Last week saw the first pre-election debate between the leaders of major UK political parties. Seven were invited: Conservative, Labour, Liberal Democrat, Greens, UKIP, Plaid Cymru and the SNP, resulting in a set that looked like a strange, suited parody of a quiz show. No one is sure who really won, and we won’t find out what the nation really thinks until the 7th of May, when the election is due to be held.

Despite having no clear winner, one soundbite emerged from the chaos: Nigel Farage’s assertion that foreigners make up most of the new diagnoses of HIV in the UK, at the cost of £25,000 each per year. For those of us following the pattern of gaffes and trip-ups occurring in the UKIP camp, this statement is one to add to that long list.

The truth is somewhat more complicated. HIV treatment is dependent on stage and resistance patterns, so an average is not really reflective of the true financial burden. Nevertheless, the MEDFASH HIV Standards of Care helpfully costed the average lifetime cost of treatment to be between £135,000 and £181,000, with an average cost of service provision for those on HAART at £15,000. The overall cost of HIV treatment is rising, due to the longer survival times, but the provision of antiretroviral treatment has been shown to be cost effective. Between £4,000 to £13,000 can be saved in indirect costs when HIV progression is halted.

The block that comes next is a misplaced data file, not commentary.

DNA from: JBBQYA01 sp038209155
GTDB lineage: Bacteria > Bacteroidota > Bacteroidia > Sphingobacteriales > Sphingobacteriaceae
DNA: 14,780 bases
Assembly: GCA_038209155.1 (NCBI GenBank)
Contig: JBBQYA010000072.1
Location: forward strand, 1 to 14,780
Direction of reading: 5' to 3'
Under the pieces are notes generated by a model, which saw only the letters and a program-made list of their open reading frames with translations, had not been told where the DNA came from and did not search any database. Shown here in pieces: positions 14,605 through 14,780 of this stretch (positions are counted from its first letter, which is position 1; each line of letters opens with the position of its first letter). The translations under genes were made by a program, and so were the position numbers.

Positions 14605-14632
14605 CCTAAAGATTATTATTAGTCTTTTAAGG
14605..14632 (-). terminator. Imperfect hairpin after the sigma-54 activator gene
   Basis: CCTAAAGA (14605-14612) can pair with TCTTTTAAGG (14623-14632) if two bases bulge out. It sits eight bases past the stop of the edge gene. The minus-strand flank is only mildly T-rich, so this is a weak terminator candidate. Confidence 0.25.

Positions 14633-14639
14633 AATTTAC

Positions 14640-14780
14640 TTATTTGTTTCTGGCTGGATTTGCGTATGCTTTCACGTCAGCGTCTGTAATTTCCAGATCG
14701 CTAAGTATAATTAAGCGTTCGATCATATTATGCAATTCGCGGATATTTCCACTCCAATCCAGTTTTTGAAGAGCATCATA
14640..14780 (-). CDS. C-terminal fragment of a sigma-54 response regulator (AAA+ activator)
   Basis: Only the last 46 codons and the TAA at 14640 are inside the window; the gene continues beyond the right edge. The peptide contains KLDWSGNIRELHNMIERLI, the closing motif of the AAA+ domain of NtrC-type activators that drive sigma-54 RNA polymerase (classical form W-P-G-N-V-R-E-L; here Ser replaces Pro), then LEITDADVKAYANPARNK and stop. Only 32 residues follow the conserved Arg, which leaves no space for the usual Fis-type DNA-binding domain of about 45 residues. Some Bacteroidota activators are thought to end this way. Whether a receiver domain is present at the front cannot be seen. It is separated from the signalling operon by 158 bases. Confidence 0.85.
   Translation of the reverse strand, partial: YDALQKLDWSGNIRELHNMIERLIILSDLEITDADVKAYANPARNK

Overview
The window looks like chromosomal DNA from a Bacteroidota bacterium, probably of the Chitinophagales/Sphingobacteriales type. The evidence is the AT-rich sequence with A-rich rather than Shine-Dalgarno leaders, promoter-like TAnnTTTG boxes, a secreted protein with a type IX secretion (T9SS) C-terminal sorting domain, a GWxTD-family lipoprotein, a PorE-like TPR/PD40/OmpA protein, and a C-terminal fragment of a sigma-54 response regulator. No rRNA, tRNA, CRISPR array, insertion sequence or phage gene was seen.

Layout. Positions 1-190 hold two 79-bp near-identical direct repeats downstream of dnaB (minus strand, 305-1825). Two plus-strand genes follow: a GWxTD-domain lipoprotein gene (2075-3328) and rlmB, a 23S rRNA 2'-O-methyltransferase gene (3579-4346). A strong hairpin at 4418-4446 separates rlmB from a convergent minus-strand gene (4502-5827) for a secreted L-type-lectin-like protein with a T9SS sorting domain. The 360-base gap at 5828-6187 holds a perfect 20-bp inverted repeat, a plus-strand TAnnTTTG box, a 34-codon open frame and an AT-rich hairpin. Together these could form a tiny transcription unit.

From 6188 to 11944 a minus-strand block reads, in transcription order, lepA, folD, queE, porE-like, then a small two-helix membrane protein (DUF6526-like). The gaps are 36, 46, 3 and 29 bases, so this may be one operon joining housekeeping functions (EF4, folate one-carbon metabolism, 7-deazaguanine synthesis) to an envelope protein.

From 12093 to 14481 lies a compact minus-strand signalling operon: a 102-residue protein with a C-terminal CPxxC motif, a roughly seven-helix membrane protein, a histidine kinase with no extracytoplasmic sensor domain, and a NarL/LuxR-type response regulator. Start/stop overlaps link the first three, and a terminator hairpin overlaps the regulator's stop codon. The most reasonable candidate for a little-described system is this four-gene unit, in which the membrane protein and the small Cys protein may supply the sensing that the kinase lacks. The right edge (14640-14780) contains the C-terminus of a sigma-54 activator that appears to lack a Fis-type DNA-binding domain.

With regard to the HIV diagnoses in the UK, the Department of Health statistics show that in 2013 (which is the latest year data is available) 2292 new diagnoses were British (ie born in the UK) and 2698 new diagnoses were in people born elsewhere, so for once, he’s not wrong by a margin of around 400 people.